Engineer, Agitator, Constructor: The Artist Reinvented
A hundred years ago, alongside shifts in industry and technology, a devastating war, and the rise of fascism, artists across Europe decided that the center could not hold. The world needed a new visual language in order to construct a world that didn’t yet exist. And so they took on the parlance of industry: they were “engineers,” “constructors,” “workers.” Marking the acquisition of a trove of works from the collection of Merill C. Berman, this exhibition at the Museum of Modern Art, aptly titled "Engineer, Agitator, Constructor: The Artist Reinvented," traces the ways in which those artists harnessed technological and societal changes to create new kinds of art.
Abstraction, retooled for radical ends, was one possibility for that new language. The red square, a favored motif of Soviet art, threads through the exhibition, landing prominently in Liubov Popova’s costume design in Production Clothing for Actor No. 7 (Prozodezhda aktera No. 7) (1922). Photomontage was another—Hannah Höch’s Untitled (Dada) (1922) is a shining example. In line with the ethos of marrying art and life, a plethora of magazine covers, voting posters, and advertisements appear in this exhibition: highlights include an imaginative poster for a housing project by Piet Zwart, in which letters metamorphose across the page; a poster for a car show by Kurt Schwitters; and a graphic ad for chocolate by Alexsandr Rodchenko.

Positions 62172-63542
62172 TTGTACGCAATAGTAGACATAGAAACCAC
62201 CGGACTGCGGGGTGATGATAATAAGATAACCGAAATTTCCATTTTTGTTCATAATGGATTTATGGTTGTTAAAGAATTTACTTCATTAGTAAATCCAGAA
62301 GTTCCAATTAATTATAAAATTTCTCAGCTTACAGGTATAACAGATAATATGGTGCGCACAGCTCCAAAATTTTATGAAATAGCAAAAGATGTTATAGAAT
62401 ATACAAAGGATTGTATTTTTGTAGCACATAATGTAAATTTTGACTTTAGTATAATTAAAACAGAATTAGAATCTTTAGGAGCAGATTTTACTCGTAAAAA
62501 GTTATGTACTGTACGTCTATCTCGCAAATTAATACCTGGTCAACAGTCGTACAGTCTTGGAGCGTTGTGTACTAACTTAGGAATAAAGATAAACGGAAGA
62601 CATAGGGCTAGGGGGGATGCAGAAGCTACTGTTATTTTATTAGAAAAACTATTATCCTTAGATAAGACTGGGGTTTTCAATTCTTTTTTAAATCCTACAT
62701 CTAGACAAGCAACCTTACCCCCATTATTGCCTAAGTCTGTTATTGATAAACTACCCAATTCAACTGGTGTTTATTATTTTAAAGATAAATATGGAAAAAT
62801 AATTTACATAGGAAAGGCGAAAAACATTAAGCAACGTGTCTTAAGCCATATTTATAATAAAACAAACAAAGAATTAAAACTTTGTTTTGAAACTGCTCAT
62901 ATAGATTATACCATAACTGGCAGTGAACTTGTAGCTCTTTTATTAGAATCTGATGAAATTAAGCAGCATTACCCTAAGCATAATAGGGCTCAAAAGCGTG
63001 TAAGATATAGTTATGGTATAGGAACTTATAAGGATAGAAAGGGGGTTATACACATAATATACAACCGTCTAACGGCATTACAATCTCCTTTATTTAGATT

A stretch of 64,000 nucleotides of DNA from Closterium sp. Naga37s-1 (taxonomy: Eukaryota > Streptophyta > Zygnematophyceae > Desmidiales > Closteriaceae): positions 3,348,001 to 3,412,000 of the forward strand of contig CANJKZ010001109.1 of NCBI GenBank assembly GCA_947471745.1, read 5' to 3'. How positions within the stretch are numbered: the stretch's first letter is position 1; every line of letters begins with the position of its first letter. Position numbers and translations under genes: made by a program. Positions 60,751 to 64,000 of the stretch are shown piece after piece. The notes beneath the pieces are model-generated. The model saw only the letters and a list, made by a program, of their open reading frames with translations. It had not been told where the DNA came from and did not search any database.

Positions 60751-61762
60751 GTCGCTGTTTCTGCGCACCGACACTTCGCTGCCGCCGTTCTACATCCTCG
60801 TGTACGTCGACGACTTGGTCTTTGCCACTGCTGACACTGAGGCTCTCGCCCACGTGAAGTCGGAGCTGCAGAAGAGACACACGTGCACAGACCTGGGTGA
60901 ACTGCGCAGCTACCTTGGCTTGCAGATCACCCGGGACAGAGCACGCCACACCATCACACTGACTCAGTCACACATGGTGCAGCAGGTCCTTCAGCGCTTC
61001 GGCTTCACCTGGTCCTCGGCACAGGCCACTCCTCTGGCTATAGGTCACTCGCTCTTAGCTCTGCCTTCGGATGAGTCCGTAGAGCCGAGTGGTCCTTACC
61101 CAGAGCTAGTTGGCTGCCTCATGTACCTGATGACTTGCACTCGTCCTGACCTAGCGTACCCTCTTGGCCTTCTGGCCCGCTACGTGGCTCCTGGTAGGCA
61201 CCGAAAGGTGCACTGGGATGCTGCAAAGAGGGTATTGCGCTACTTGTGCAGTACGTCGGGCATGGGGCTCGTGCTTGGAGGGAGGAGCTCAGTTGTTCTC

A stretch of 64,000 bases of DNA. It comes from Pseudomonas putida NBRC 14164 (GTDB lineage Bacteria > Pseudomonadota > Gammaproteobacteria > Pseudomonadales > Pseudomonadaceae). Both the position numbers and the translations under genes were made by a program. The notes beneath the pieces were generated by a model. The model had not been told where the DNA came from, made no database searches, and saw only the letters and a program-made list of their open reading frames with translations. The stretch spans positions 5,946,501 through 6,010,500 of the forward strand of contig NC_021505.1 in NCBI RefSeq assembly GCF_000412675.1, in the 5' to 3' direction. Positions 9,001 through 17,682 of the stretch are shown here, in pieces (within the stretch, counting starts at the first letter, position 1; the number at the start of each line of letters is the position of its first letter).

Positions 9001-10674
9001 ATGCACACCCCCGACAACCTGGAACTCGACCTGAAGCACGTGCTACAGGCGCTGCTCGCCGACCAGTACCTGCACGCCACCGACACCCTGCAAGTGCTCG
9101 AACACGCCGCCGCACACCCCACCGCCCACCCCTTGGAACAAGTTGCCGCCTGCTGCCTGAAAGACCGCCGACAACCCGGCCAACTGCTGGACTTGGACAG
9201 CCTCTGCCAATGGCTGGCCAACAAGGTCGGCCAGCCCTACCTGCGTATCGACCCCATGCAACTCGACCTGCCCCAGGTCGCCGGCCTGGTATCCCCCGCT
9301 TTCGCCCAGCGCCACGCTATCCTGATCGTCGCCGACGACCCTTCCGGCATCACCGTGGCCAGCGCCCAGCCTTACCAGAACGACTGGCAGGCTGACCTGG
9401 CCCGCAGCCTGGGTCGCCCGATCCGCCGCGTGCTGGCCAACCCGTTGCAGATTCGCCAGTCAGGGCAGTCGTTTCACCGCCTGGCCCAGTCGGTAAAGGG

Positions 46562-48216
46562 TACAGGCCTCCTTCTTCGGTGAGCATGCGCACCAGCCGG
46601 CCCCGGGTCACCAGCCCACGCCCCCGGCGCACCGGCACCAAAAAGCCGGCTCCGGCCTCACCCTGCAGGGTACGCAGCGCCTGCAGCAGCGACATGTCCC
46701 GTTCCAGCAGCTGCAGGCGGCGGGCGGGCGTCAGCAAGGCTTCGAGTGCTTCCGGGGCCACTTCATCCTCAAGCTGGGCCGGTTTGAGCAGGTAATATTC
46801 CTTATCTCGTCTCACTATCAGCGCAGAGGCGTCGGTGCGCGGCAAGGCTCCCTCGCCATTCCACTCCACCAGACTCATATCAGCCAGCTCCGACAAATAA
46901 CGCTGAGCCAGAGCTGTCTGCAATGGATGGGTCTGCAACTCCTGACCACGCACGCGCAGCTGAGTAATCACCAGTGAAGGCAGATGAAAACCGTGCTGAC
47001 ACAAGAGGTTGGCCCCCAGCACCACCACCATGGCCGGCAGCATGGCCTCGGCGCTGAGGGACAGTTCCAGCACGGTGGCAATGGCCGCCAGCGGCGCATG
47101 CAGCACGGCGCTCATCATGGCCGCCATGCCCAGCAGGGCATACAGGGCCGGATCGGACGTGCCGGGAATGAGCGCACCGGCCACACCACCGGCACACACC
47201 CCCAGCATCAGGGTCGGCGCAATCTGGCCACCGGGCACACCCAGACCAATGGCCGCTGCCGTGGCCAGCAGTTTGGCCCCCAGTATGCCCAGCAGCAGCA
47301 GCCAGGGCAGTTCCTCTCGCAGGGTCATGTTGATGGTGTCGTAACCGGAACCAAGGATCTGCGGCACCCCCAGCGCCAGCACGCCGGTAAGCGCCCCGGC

Liubov Popova, Production Clothing for Actor No. 7 (Prozodezhda aktera No. 7), 1922 (inscribed 1921). Gouache, cut-and-pasted colored paper, ink, and pencil on paper, 12 15/16 × 9 1/8 inches. The Museum of Modern Art, New York. The Merrill C. Berman Collection.